Cooler fall temperatures are upon us. Most of the trees have shed their leaves across the midwest. Parts of the region even saw a little bit of snow this week. Though there is still plenty of fall left, winter will be here before we know it. With winter comes getting out on frozen lakes, drilling holes, and hoping to pull a fish (or two, or twenty) through them. I’m choosing to take advantage of the nice fall weather this weekend to get my ice fishing gear in order so it’s ready to go as soon as there is safe ice on area lakes. Here are some tips that can get you ready for the coming ice fishing season.
Air Out Your Portable Shelter
At first ice, hard-sided fish houses aren’t practical, so until there is sufficient ice, everyone will be out in portable ice shelters. I recommend airing out your portable ice fishing shack in the spring before you store it to make sure all the moisture from the ice season. Even after doing that, airing it out for an hour or so on a nice day in the fall will help get any musty scent out.Opening up your shelter also gives you an opportunity to check for holes that need to be patched before you get out on the ice. Keep the heat in and the cold out!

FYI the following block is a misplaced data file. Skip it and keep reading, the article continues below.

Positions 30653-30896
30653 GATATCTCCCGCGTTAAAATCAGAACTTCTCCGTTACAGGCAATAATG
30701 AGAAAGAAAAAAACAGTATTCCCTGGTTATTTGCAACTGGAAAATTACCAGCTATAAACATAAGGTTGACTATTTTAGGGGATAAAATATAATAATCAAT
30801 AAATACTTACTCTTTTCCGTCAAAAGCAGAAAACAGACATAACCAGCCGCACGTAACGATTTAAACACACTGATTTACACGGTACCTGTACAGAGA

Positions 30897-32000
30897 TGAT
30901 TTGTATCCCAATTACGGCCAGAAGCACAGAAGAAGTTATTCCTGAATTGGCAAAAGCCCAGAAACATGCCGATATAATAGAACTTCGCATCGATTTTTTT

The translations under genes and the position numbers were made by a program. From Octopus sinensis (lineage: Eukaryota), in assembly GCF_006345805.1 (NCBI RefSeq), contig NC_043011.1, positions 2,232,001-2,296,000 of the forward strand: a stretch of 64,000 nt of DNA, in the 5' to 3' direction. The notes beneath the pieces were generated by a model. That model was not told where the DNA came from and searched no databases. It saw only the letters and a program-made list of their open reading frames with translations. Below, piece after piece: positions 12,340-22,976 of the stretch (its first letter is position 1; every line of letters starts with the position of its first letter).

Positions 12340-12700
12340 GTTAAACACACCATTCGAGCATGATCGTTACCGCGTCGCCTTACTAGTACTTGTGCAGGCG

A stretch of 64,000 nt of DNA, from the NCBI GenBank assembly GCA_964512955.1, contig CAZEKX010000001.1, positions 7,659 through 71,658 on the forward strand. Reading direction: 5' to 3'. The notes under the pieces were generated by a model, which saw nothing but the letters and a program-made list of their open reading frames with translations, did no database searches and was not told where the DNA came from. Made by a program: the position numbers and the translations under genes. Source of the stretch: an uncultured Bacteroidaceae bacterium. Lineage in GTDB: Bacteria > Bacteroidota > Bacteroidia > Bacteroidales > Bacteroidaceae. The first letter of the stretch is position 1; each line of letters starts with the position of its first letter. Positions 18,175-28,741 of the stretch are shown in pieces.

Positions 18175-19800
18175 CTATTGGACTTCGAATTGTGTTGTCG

If you’re overenthusiastic about the ice season like me, you can sit in there with ice rod in hand, close your eyes and imagine you’re on a frozen lake. It won’t be long!
Top Off the Charge on Your Flasher
I suggest doing this midsummer as well. Plug in your Marcum, Vexilar, or Humminbird and bring it up to a full charge so it’s ready to go come first ice. Nothing is worse than having your flasher run out of juice on your first ice trip of the season.
Spool Fresh Line on Your Reels
I like monofilament line for ice fishing. I fish mostly for panfish and perch in winter, so a light line that won’t spook the fish is important to me. One of the disadvantages of monofilament fishing line is that it has memory. This can be exacerbated by sitting idle on your ice reels for several months between ice seasons. Luckily, monofilament is inexpensive, so refilling your spools should only cost a few bucks.
Organize Your Ice Jigs and Lures
If you’re anything like me, when you change lures in the ice shack, you clip one off and toss it in the box before tying on the next and before long your ice fishing tackle box is a huge mess. Clip off any line in the eyelets and check hooks for rust. Make sure everything is in its proper place so it will be easy to find when you’re out on the ice this winter.
My friends and I plan to be out at least every other weekend this winter, so we’ll have fishing reports up right here for the Detroit Lakes, Pelican Rapids, and Perham areas in Minnesota and Devils Lake and Valley City areas in North Dakota. Good luck and be safe out on the ice this season!